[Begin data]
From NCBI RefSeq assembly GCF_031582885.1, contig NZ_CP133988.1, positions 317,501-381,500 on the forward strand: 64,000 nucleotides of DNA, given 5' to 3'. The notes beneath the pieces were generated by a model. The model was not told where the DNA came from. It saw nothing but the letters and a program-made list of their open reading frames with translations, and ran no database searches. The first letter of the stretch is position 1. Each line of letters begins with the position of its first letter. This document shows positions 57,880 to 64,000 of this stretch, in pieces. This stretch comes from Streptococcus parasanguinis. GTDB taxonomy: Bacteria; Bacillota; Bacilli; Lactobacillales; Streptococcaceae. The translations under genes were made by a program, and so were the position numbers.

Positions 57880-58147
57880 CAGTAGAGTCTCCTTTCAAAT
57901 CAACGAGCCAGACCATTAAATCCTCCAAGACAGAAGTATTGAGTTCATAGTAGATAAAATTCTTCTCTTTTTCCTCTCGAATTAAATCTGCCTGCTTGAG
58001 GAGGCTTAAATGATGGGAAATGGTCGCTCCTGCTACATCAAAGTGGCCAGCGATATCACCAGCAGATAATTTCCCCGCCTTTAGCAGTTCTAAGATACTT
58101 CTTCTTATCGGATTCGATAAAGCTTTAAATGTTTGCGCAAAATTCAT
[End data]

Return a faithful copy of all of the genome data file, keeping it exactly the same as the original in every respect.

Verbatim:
From NCBI RefSeq assembly GCF_031582885.1, contig NZ_CP133988.1, positions 317,501-381,500 on the forward strand: 64,000 nucleotides of DNA, given 5' to 3'. The notes beneath the pieces were generated by a model. The model was not told where the DNA came from. It saw nothing but the letters and a program-made list of their open reading frames with translations, and ran no database searches. The first letter of the stretch is position 1. Each line of letters begins with the position of its first letter. This document shows positions 57,880 to 64,000 of this stretch, in pieces. This stretch comes from Streptococcus parasanguinis. GTDB taxonomy: Bacteria; Bacillota; Bacilli; Lactobacillales; Streptococcaceae. The translations under genes were made by a program, and so were the position numbers.

Positions 57880-58147
57880 CAGTAGAGTCTCCTTTCAAAT
57901 CAACGAGCCAGACCATTAAATCCTCCAAGACAGAAGTATTGAGTTCATAGTAGATAAAATTCTTCTCTTTTTCCTCTCGAATTAAATCTGCCTGCTTGAG
58001 GAGGCTTAAATGATGGGAAATGGTCGCTCCTGCTACATCAAAGTGGCCAGCGATATCACCAGCAGATAATTTCCCCGCCTTTAGCAGTTCTAAGATACTT
58101 CTTCTTATCGGATTCGATAAAGCTTTAAATGTTTGCGCAAAATTCAT